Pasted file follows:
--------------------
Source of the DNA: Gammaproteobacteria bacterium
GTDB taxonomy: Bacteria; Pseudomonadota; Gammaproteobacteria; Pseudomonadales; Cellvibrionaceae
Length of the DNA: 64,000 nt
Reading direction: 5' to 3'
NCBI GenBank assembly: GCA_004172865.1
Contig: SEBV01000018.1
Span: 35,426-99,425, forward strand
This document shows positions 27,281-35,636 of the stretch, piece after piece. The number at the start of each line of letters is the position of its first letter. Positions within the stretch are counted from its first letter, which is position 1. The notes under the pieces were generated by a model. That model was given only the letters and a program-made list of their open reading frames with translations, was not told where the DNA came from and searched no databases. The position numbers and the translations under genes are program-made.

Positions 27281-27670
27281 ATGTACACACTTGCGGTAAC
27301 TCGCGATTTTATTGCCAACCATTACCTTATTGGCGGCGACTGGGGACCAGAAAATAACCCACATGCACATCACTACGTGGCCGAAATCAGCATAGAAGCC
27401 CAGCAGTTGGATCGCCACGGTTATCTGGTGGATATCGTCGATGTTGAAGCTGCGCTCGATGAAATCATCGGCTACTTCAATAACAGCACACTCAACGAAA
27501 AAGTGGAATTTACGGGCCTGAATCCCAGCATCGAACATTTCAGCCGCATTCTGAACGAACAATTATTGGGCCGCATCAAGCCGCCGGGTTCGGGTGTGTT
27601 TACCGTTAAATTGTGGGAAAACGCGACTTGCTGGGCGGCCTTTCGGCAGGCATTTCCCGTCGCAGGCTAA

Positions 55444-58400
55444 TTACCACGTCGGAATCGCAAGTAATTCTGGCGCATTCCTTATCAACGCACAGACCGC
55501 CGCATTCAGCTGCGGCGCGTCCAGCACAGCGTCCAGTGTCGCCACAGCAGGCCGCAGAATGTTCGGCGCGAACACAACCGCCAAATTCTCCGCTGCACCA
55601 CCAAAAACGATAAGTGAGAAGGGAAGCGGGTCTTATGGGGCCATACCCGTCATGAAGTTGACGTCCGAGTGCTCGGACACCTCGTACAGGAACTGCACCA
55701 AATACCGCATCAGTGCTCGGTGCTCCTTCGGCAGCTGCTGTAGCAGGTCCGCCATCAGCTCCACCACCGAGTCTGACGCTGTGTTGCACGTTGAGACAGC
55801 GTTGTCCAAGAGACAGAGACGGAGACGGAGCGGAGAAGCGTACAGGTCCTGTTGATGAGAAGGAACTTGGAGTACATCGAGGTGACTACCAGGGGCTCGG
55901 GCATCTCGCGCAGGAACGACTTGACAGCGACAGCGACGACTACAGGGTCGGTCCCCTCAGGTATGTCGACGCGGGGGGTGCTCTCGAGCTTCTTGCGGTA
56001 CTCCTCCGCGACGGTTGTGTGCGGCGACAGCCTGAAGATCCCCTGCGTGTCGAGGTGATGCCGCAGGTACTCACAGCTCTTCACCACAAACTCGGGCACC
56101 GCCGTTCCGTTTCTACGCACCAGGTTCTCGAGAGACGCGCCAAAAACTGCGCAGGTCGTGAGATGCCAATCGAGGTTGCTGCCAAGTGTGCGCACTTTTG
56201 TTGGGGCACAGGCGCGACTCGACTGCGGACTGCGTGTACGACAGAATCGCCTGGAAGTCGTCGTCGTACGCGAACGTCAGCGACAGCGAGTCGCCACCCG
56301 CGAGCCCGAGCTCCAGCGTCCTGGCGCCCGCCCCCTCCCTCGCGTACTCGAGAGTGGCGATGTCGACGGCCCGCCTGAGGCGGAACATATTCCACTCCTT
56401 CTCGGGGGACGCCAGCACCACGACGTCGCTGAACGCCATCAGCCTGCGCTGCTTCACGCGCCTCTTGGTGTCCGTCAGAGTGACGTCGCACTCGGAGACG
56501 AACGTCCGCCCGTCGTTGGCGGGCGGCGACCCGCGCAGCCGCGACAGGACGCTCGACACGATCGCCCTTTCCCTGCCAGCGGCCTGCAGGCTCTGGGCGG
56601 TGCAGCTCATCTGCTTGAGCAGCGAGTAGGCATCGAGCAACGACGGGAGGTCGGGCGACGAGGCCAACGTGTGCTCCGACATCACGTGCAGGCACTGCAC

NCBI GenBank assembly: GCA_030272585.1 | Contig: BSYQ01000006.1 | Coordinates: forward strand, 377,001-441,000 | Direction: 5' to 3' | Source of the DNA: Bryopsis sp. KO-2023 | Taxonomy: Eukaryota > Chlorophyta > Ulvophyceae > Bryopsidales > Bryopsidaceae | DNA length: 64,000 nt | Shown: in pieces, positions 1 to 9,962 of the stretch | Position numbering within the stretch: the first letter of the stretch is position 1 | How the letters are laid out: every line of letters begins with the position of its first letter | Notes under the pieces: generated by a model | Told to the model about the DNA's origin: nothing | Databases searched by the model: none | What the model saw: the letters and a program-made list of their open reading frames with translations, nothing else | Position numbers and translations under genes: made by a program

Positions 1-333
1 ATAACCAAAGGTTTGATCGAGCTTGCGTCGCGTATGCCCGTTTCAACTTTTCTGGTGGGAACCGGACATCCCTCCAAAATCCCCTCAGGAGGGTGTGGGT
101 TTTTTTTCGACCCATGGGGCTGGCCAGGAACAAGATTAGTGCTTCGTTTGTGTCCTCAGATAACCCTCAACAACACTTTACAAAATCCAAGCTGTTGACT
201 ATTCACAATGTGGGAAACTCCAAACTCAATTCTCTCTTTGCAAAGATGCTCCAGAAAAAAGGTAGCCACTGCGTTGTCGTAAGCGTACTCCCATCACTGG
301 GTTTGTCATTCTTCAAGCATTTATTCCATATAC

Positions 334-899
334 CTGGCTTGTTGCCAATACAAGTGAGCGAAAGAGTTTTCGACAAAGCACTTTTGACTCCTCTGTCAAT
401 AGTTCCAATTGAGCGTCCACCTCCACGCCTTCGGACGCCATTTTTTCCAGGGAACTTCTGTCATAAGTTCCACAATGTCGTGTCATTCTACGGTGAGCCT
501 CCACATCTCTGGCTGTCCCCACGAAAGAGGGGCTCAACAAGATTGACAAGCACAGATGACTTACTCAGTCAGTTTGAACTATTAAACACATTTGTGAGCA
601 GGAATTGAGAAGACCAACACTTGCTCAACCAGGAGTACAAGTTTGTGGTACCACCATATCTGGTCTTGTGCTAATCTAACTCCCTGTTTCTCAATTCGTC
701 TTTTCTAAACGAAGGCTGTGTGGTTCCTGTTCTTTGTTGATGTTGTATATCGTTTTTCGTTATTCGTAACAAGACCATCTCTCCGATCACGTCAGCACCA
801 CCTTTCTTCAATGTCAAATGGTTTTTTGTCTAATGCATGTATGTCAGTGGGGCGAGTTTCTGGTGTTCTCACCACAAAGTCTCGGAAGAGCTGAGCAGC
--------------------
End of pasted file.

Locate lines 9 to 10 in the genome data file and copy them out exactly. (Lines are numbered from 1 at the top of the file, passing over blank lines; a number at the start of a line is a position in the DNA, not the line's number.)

Positions 27281-27670
27281 ATGTACACACTTGCGGTAAC